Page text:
Why Today’s Teens Look for the Therapist’s Opinion

How Feedback Makes Young Clients Feel Valued

Rich Simon

Between the 24-hour news cycle, search engines, and face-to-face video chats, we live in an Age of Information, in which getting your questions answered is little more than a mouse click away. So is it any surprise that today’s young adults expect the same directness and immediate responsiveness from their therapists? According to Ron Taffel, adolescent therapist and author of Breaking Through to Teens, today’s youth look for concrete answers to their questions and problems in therapy. And they want them fast. Often you need to toss emotionless method-driven therapy to the wind, says Ron, and give young clients what they want: your honest opinion.

On some level, we all give advice, and if done skillfully, that can be good for our young clients, says Ron. In this brief video clip, he talks about how “21st-century kids are not afraid of your opinion. In a Victorian, authoritarian age you wanted to be Rogerian and hold back your opinion. Today, not so.” By avoiding rote questions like, “how does that make you feel?” and offering real back-and-forth conversation, we become more credible with our adolescent clients because we seem less formal and more human. The therapist, in effect, becomes a well-informed ally.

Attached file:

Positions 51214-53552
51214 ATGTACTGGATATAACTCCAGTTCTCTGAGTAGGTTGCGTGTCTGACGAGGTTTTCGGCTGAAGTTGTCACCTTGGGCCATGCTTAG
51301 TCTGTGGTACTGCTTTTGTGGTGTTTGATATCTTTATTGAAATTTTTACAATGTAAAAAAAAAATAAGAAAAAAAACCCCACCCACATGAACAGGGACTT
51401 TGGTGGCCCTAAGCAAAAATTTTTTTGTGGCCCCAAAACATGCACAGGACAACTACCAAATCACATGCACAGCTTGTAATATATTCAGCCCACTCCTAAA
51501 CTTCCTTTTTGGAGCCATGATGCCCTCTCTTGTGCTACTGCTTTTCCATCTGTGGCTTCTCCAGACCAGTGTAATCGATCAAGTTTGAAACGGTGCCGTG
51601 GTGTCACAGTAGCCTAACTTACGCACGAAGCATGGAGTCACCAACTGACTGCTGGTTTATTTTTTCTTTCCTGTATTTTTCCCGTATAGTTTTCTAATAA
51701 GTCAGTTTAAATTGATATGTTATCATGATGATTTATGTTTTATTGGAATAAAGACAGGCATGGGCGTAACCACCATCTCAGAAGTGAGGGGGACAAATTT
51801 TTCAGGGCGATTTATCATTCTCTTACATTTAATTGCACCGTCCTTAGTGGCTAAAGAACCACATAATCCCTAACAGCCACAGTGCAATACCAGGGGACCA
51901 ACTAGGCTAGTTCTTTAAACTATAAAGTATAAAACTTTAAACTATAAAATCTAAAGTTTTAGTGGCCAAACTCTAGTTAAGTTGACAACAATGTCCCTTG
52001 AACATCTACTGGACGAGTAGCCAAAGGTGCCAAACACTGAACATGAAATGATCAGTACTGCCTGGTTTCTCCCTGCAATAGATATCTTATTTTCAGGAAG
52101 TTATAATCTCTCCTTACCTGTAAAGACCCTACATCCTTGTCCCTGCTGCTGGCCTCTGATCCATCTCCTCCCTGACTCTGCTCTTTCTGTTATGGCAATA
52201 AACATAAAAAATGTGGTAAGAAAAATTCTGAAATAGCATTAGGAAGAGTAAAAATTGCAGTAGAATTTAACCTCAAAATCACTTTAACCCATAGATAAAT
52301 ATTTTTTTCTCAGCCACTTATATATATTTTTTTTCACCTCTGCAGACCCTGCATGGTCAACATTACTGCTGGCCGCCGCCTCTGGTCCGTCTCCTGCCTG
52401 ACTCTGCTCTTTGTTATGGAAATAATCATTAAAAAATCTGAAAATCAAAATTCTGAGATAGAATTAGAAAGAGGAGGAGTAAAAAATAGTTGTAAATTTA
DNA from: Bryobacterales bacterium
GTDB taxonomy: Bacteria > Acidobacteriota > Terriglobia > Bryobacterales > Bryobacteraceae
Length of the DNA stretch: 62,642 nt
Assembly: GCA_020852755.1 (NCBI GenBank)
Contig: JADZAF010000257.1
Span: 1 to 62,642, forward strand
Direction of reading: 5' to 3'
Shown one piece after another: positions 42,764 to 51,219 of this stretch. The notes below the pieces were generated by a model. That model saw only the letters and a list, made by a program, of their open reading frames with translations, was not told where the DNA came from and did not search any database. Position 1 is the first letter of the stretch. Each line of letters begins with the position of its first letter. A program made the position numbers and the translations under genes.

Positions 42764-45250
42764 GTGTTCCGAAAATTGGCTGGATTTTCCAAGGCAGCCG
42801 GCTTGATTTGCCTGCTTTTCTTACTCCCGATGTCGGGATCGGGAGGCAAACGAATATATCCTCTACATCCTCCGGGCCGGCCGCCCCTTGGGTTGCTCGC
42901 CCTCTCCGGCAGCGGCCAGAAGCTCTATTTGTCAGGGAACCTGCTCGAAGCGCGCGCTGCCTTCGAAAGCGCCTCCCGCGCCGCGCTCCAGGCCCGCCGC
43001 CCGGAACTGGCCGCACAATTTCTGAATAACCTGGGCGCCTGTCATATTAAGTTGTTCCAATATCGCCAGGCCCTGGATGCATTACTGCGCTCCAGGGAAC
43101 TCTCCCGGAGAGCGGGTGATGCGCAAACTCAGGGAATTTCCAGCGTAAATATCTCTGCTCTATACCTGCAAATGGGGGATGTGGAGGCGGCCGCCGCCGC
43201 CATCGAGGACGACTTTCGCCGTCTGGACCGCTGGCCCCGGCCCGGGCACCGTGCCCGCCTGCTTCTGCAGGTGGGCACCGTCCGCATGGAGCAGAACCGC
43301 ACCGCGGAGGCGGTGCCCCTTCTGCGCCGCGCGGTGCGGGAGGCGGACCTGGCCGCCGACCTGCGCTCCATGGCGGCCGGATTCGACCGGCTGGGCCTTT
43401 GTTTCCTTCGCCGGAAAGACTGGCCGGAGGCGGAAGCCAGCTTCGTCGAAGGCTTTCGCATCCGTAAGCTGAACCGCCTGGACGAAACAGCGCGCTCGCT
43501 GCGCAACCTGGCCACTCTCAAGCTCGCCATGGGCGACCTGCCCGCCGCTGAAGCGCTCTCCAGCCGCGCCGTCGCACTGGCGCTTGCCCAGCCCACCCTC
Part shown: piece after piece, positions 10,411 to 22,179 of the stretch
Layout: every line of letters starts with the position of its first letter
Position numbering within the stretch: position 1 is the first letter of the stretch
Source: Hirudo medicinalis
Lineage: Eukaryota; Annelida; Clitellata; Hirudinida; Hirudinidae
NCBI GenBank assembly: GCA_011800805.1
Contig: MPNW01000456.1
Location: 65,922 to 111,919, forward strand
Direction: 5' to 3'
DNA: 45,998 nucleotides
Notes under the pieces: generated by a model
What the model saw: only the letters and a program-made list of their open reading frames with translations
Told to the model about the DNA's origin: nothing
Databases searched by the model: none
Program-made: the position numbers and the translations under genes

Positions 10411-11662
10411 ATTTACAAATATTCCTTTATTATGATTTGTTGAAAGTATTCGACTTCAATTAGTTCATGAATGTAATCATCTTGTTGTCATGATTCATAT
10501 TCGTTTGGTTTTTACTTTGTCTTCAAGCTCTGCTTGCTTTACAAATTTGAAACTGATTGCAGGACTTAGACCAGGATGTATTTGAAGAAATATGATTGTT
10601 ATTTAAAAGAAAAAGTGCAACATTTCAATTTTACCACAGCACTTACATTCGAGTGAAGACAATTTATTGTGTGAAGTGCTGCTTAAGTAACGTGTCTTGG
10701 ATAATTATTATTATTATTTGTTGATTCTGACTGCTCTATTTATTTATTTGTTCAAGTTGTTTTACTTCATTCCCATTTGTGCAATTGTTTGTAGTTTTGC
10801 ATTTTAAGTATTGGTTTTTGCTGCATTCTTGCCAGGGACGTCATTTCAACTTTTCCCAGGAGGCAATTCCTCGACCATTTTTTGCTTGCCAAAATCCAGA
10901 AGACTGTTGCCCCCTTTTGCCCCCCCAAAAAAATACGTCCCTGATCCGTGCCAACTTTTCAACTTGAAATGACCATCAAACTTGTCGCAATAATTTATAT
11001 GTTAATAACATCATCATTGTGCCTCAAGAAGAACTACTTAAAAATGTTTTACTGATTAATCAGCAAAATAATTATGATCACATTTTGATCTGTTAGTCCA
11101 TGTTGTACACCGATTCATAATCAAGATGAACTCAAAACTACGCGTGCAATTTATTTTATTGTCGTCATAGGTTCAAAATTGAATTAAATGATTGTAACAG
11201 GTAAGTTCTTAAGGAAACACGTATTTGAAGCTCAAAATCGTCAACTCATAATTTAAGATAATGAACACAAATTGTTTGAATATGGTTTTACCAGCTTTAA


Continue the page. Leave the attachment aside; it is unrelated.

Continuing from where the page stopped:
“We talk a great deal about the importance of relationship and connection in therapy—the ‘therapeutic alliance,’” says Taffel in this  Networker feature. “But what this really comes down to is the everyday miracle we call conversation: the unscripted exchanges we treasure in our own friendships and intimate relationships.”

In the Networker Webcast series A New Road Map for Working with Kids and Teens, Ron offers tips for connecting with young clients by being more conversational, less guided by formal methods, and more comfortable with your own authentic self.

A New Roadmap for Working with Kids and Teens:
Getting Through to Today's Distracted Youth

Click here for full course details

Topic: Children/Adolescents

Tags: conversation | kids | relationships | Ron Taffel | teens | therapist | therapists | therapy

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1 Comment

Monday, July 7, 2014 2:49:23 PM | posted by JOHN BURIK
Bravo! My own graduate education used to drive me nuts with all the non-directive thrust. People come to therapy for expertise and experience. I provide that for them in a respectful fashion, owning my opinion.